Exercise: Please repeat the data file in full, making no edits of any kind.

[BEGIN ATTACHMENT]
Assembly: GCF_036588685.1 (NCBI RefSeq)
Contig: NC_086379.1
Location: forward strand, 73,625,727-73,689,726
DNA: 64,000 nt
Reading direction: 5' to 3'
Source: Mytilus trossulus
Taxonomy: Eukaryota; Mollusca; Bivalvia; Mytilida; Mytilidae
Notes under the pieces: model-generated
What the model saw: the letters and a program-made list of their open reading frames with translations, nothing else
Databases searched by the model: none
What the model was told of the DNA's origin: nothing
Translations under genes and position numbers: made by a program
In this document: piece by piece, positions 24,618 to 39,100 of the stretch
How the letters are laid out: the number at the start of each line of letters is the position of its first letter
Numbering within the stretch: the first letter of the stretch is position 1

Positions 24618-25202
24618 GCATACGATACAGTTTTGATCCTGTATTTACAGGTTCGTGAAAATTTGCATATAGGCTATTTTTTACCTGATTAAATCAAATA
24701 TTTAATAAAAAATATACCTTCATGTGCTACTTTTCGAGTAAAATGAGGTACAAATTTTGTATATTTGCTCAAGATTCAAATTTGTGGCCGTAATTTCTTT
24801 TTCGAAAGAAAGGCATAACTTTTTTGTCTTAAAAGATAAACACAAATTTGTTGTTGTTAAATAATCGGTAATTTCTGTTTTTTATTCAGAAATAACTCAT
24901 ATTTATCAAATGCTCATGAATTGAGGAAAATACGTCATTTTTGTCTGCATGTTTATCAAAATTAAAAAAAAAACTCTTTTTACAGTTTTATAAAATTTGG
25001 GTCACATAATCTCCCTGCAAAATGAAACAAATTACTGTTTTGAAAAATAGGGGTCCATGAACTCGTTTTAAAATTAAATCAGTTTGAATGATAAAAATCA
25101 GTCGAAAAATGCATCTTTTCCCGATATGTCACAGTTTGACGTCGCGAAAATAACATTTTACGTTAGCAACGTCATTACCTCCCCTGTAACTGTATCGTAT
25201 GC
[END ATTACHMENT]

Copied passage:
Assembly: GCF_036588685.1 (NCBI RefSeq)
Contig: NC_086379.1
Location: forward strand, 73,625,727-73,689,726
DNA: 64,000 nt
Reading direction: 5' to 3'
Source: Mytilus trossulus
Taxonomy: Eukaryota; Mollusca; Bivalvia; Mytilida; Mytilidae
Notes under the pieces: model-generated
What the model saw: the letters and a program-made list of their open reading frames with translations, nothing else
Databases searched by the model: none
What the model was told of the DNA's origin: nothing
Translations under genes and position numbers: made by a program
In this document: piece by piece, positions 24,618 to 39,100 of the stretch
How the letters are laid out: the number at the start of each line of letters is the position of its first letter
Numbering within the stretch: the first letter of the stretch is position 1

Positions 24618-25202
24618 GCATACGATACAGTTTTGATCCTGTATTTACAGGTTCGTGAAAATTTGCATATAGGCTATTTTTTACCTGATTAAATCAAATA
24701 TTTAATAAAAAATATACCTTCATGTGCTACTTTTCGAGTAAAATGAGGTACAAATTTTGTATATTTGCTCAAGATTCAAATTTGTGGCCGTAATTTCTTT
24801 TTCGAAAGAAAGGCATAACTTTTTTGTCTTAAAAGATAAACACAAATTTGTTGTTGTTAAATAATCGGTAATTTCTGTTTTTTATTCAGAAATAACTCAT
24901 ATTTATCAAATGCTCATGAATTGAGGAAAATACGTCATTTTTGTCTGCATGTTTATCAAAATTAAAAAAAAAACTCTTTTTACAGTTTTATAAAATTTGG
25001 GTCACATAATCTCCCTGCAAAATGAAACAAATTACTGTTTTGAAAAATAGGGGTCCATGAACTCGTTTTAAAATTAAATCAGTTTGAATGATAAAAATCA
25101 GTCGAAAAATGCATCTTTTCCCGATATGTCACAGTTTGACGTCGCGAAAATAACATTTTACGTTAGCAACGTCATTACCTCCCCTGTAACTGTATCGTAT
25201 GC